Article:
Poll results are in. Last week I asked you to choose your favorite Carole Lombard performance from between four movies. The winner, no surprise, was My Man Godfrey, one of the great screwball comedies of the 1930s.

Is it my favorite? Well, that's the question. Because while I can guarantee you Carole Lombard will win a Katie-Bar-The-Door award as the best actress of some given year, I'm not promising it will be for My Man Godfrey. But it could be—you don't know. Stay tuned to see how this plays out.

The final tallies: My Man Godfrey 18; To Be Or Not To Be 7; Twentieth Century 4; and Nothing Sacred 0.

Wednesday, October 13, 2010

Best Actor Of 1932-33 (Drama): Paul Muni (I Am A Fugitive From A Chain Gang)

I have to confess that a movie like I Am A Fugitive From A Chain Gang, a bitter condemnation of, among other things, prison chain gangs, is not typically my sort of thing. To me, message pictures often have the taste of medicine that's supposed to be good for me but sticks halfway down—not because I necessarily disagree with what the film is saying but because the message is often delivered with all the subtlety of an ad for a personal injury lawyer.

I seem to remember Ernest Hemingway once saying something to the effect that if you tell your story about the way people really behave and if you get the details right, all the politics you'll ever need are already in it; the rest is just gilding the lily. But while art works best in the gray area that characterizes human existence, that sort of ambiguity doesn't lend itself to a clarion call to action, and unless a director is the caliber of John Ford, Sergei Eisenstein or Vittorio de Sica, he runs a real risk of burying his point if he allows his story to go where it wants to go.

Which is what makes I Am A Fugitive From A Chain Gang such a remark- able movie in my book. Because despite clearly having an axe to grind, the film steers clear of preaching, focusing instead on the man at the center of the story and in the process delivering one of the most gripping tales to emerge from the pre-Code era.

Based on the autobiography of Robert Elliott Burns, who twice escaped from a brutal Georgia chain gang, I Am A Fugitive From A Chain Gang tells the story of James Allen (Paul Muni), a returning soldier who wants to better himself after the war, finds opportunities wanting and then is sentenced to a decade of hard labor for a robbery he didn't commit. A prison blacksmith welds manacles to his ankles and shackles them together with a chain exactly thirteen links long.

Thus begins a life of merciless suffering at the hands of a state-sanctioned sadism that at the time passed for justice in many parts of this country. Like Marley's Ghost, wearing the chain he forged in life, Allen will remain fettered every moment of every day for the entire ten years of his sentence.

I won't spoil the ending for you except to say it has justly become one of the most famous in film history.

Given that the name of the movie is I Am A Fugitive From A Chain Gang, I don't think I'm giving anything away when I say that after enduring the unendurable, Allen escapes to lead the life of model citizen, only to be betrayed to the law by a gold-digging wife (Glenda Farrell). Allen agrees to return to prison on the promise that he will receive a full pardon within ninety days. What happens then I leave to you to discover, but let's say that he finds himself once again betrayed, as frankly he was betrayed when he (and millions of men) returned home from the war.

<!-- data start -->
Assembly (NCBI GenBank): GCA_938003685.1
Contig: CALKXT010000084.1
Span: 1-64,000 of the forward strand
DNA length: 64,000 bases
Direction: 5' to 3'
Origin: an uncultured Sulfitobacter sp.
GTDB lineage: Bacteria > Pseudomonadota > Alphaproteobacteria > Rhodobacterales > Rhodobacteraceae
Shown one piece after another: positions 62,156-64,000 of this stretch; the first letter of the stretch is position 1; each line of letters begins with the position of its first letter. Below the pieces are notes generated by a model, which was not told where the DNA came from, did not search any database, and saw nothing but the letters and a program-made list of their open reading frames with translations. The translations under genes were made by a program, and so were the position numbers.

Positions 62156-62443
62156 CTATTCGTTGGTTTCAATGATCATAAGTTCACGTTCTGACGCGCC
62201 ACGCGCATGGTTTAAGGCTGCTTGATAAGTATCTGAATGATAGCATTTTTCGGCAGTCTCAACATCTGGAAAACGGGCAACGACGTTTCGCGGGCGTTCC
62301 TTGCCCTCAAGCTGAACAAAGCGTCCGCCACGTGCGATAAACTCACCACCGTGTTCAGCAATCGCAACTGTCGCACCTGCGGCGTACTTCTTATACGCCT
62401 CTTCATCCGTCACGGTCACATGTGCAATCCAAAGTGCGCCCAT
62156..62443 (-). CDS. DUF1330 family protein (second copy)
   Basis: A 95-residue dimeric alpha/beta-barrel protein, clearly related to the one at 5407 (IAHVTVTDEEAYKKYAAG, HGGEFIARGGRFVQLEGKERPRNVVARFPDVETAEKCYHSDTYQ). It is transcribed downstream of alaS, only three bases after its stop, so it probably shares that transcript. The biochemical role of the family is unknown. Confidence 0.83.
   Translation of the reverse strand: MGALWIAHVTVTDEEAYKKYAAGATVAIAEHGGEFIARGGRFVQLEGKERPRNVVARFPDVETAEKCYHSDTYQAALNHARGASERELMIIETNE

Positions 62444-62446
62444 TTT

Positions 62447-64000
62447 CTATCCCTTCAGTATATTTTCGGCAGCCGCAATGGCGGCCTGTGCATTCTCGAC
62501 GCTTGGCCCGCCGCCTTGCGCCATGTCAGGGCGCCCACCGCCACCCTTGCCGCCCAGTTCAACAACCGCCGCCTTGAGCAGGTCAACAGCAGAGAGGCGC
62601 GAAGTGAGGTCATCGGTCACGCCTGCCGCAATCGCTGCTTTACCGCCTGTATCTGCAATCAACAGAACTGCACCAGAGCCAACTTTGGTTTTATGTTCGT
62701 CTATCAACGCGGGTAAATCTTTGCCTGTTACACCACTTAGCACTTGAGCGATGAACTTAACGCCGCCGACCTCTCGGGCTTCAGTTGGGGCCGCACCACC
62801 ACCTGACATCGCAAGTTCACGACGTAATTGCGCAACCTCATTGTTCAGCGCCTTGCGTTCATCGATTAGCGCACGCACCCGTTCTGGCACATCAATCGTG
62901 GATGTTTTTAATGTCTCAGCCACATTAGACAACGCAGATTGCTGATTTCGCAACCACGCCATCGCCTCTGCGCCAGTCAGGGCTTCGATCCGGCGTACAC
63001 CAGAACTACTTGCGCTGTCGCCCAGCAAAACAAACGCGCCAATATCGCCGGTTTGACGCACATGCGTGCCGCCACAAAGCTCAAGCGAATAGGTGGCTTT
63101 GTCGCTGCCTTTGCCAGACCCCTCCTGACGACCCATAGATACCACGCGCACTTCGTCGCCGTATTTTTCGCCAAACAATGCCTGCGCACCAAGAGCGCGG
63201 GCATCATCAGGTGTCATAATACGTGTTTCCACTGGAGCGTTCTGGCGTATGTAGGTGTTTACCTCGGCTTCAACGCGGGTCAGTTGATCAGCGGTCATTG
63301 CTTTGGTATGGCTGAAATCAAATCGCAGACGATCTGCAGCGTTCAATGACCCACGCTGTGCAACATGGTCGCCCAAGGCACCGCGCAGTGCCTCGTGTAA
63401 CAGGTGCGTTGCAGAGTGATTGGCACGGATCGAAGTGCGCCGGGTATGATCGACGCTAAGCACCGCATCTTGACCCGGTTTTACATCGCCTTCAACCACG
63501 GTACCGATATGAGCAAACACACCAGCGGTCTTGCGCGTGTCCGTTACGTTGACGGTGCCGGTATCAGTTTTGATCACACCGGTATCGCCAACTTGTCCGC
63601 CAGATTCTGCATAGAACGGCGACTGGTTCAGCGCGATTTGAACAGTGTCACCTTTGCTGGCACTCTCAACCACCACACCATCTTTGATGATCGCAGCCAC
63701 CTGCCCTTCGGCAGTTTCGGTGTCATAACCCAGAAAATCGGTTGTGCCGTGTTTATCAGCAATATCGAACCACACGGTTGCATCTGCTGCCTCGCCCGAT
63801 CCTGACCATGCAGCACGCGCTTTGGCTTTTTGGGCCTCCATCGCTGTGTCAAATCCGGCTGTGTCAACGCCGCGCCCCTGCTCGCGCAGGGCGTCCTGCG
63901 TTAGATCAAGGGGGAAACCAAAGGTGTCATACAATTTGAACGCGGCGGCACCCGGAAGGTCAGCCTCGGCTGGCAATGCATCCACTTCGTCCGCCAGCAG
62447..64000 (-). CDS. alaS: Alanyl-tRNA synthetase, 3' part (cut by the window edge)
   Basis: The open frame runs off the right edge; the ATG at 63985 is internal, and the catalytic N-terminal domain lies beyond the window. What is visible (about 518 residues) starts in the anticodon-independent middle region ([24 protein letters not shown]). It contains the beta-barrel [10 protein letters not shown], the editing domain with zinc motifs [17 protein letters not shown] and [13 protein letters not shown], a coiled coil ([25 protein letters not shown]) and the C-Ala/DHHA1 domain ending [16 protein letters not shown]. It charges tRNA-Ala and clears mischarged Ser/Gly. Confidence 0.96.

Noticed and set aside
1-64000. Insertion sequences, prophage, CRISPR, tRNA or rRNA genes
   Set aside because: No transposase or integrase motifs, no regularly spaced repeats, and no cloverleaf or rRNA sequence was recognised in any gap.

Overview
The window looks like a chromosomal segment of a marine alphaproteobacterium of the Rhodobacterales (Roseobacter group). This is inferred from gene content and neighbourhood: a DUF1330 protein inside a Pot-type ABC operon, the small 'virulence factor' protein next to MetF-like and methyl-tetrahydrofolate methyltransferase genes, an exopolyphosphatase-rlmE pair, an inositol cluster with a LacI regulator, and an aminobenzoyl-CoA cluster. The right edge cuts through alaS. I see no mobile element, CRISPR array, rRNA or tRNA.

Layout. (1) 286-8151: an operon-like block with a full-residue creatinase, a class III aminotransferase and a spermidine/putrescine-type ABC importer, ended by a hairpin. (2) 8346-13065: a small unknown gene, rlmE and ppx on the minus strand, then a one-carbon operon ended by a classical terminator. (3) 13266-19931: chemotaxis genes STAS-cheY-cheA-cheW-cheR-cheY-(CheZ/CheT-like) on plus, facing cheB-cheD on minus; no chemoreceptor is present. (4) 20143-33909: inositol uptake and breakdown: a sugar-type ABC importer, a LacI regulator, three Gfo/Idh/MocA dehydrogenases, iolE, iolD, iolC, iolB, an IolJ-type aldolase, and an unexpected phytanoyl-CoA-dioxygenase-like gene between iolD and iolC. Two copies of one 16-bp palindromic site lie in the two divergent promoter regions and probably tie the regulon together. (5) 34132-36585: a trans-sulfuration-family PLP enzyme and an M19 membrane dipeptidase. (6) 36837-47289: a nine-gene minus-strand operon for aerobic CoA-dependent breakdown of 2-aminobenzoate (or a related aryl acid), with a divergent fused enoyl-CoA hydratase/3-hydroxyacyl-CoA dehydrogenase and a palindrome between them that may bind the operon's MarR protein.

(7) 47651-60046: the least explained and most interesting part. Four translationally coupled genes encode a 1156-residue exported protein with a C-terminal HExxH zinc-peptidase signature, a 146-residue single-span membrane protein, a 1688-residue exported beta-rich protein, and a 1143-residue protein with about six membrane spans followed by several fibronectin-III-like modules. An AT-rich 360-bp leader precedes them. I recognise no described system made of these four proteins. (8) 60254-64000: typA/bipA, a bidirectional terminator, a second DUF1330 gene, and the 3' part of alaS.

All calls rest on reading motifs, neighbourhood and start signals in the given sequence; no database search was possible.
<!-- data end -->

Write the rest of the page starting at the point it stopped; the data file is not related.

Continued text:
"The state's promise didn't mean anything," he says in a moment of clarity. "It was all lies ... Why, their crimes are worse than mine, worse than anybody's here. They're the ones that should be in chains, not we!"

He's speaking of the actions of the parole board, yes, but he could just as easily be speaking of a government that had turned its back on the veterans who had served their country only to find themselves unemployed and homeless as the Depression dragged on. The film's production began just a month after President Herbert Hoover had ordered an attack on 8,000 veterans marching in favor a "bonus" bill then pending in Congress—two police officers and two veterans were killed—and the full meaning of Allen's words would not have been lost on an audience of the time.

Such a story could easily have become either shrill and histrionic or unbearably grim if the director or actors had strayed too far in one direction or the other. That it is instead enthralling from beginning to end is a testament to both Mervyn LeRoy's expert direction and to Paul Muni's pitch-perfect performance.

LeRoy, who is best known now as the guy who green-lighted The Wizard Of Oz, chose both by design and by circumstance to let sound and images tell much of his story. The sound of clanking chains are more eloquent than a page of dialogue, and when you see that even the mules are chained together, you know you're bearing witness to a justice system founded on the most inhuman sort of cruelty. That censorship forced the studio to remove some of the more incendiary dialogue explicitly condemning chain gangs actually improved the movie—without unctuous, oily speeches to get in the way, the images speak for themselves, and speak powerfully.